Book Review – CROW HOLLOW by Michael Wallace – Historical Suspense

Crow Hollow

In 1676, an unlikely pair—a young Puritan widow and an English spy—journeys across a land where greed and treachery abound.

Prudence Cotton has recently lost her husband and is desperate to find her daughter, captured by the Nipmuk tribe during King Philip’s war. She’s convinced her daughter is alive but cannot track her into the wilderness alone. Help arrives in the form of James Bailey, an agent of the crown sent to Boston to investigate the murder of Prudence’s husband and to covertly cause a disturbance that would give the king just cause to install royal governors. After his partner is murdered, James needs help too. He strikes a deal with Prudence, and together they traverse the forbidding New England landscape looking for clues. What they confront in the wilderness—and what they discover about each other—could forever change their allegiances and alter their destinies.

Published: June 1, 2015

Amazon / Amazon UK

 

My Review: ★ ★ ★ ★ ★

This book is a dramatic, poignant look at Colonial life in early New England. I was completely enthralled from start to finish.

First, the author’s research is impeccable. He clearly knows his facts. I grew up in Massachusetts, where early English settlements and Puritan life is something of a backdrop to our existence. Rarely, though, did that history feel more alive than it did here. The author uses his knowledge and understanding of Puritan times to build a believable plot, played out by characters with emotional depth.

“There are no Christians in war.” Prudence blurted the words before she could reconsider. Horrified, she put her hand over her mouth. “Pray, pardon me. I shouldn’t have said that.”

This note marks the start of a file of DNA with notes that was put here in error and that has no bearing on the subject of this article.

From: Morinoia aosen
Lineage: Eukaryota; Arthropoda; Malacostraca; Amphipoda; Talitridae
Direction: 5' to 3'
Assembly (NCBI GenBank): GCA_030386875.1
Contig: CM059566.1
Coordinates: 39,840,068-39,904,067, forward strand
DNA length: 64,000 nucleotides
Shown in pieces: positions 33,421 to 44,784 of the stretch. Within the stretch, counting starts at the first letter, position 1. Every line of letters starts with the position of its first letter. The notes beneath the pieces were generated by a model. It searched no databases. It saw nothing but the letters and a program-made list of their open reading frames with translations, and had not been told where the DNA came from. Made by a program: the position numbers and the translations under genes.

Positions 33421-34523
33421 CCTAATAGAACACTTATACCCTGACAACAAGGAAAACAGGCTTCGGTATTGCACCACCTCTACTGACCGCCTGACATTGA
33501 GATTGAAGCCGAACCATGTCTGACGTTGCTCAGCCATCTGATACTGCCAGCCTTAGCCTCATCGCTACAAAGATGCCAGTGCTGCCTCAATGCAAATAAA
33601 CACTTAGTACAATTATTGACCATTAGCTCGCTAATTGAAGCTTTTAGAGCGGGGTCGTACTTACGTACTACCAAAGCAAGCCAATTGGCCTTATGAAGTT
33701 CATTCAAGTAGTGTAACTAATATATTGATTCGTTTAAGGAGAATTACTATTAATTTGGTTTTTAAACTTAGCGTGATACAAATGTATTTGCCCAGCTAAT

The author’s handling of setting might be my favorite part of this book. Puritan New England was an unforgiving place, where people made a point of knowing their neighbors’ business. It was also a fearful place, with a vengeful God and untamed land full of warring Indians. The people, though, were often a study in contrasts. Being born into Puritanism did not erase all that makes us human. Michael Wallace captures all of this and brings it to life.

James kept his face blank. Peter was so sincere in his misguided faith, and it was a hard thing to purposefully manipulate a man to one’s own means. Especially when it might put him in danger. But that’s what it meant to serve the Crown. It justified hard measures.

The plot moves at a good pace, vacillating between James’s and Prudence’s points of view. We have suspense and intrigue, along with drama and a dash of romance. We’re taken into the heart of war, with Indians fighting to hold on to their land, religion, and lifestyle, while the English are determined to take it all away. Wallace shows us both sides with unflinching honesty.

“I can’t let it go. I feel as though I’m still there. A sound, a smell will spark my memories, like fire on dry tinder. Then suddenly I’m back in Winton. People burning in their homes. Women, children, screaming. The Indians have tied my husband up and are cutting his fingers, his nose, his ears, while he screams for help-“

Then we have the characters, who are, perhaps, the epitome of our early settlers. James is unquestionably loyal to England, though his patriotism is often challenged by what he sees and feels within New England. Prudence is English, but knows only Puritan life. Her loyalties are divided between her home country and her heritage. She is conflicted not only by this, but also by the harsh religion that often dictates a behavior opposite that of which she feels.

“I was born in Boston,” she said, “and have never been to England, so I don’t know. But it does seem to me that the English arrive in the New World – how shall I voice it? – cynical and hardened. And yet overconfident at the same time. They’ve never seen a gale howling off the Atlantic, capsizing boats and washing away coastal villages. They’ve never set off for the next town not knowing if they would be attacked by wolves or murdered by angry natives. They don’t live on the edge of an unknown wilderness.”

Michael Wallace’s attention to detail and his storytelling ability combine here to bring us an unforgettable journey.

 

Thanks for reading. 🙂